Scientific NameConium maculatum
Other Common Names:
Biennial or perennial erect growing herb. A basal rosette of leaves forms the first year followed by a tall branched stem the second year.
Alternate and basal, triangular leaves that are 20-40 cm long and deeply lobed (almost like segments of the leaf). Leaflets are oval to oblong and hairless, with toothed margins. Petioles and stem are often spotted with purple. Lower leaves have a sheath that surrounds the stem. They are innately a compound.
There are distinctive purple spots located on the stem of poison-hemlock. It has a taproot.
Flower Seed Head
Small white flowers are formed in umbrella like clusters that are around 2 inches wide. Individual flowers are around 2-4 mm wide.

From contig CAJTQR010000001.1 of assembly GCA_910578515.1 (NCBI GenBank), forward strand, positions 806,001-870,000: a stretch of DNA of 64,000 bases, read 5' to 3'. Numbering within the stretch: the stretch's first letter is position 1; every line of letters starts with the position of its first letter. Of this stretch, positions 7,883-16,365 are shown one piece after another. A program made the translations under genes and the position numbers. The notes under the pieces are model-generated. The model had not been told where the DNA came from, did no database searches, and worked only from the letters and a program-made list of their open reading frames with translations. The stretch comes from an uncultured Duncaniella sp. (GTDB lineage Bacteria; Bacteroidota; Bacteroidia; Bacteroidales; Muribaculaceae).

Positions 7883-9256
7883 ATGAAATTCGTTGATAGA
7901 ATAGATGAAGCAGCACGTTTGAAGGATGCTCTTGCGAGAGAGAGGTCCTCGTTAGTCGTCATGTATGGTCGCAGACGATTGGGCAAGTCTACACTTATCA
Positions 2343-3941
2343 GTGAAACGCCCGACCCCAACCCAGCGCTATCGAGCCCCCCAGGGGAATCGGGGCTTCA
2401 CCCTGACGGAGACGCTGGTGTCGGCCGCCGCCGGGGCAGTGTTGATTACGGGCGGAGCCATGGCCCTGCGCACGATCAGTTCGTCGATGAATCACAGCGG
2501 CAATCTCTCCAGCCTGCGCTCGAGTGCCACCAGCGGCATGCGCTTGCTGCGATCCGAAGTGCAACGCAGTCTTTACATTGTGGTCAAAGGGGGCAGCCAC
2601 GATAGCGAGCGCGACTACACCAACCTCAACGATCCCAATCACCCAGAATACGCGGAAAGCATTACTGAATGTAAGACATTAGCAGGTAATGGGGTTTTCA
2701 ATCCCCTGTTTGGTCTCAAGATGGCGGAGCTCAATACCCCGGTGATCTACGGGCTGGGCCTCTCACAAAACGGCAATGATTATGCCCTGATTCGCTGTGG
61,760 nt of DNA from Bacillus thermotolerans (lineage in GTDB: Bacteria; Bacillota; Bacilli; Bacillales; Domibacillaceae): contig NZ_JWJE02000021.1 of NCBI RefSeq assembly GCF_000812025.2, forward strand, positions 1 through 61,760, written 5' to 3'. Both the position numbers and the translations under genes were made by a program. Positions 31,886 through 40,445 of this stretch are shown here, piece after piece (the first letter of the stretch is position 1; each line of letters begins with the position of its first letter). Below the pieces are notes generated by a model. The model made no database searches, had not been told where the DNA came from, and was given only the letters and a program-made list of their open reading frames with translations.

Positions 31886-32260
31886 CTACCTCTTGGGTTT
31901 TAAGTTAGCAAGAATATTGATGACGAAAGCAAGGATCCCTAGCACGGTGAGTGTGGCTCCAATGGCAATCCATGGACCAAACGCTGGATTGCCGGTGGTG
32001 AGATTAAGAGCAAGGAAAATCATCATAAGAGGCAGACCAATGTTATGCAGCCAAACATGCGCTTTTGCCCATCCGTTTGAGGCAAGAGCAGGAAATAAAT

Fruit is a schizocarp containing two seeds. After maturity, the two sides break apart, and each half is rounded on one side and flat on the other with pale brown wavy ribs.
It is common on roadsides and unmanaged areas, such as fence rows. It will infest areas where it is unprotected such as the center of a pasture. It does not tolerate mowing well.
upright and nonwoody
Thorns or Spines
Approximate Flower Diameter
Dominant Flower Color
shorter than leaf
Stem Cross Section
round or oval,
square or multi-edged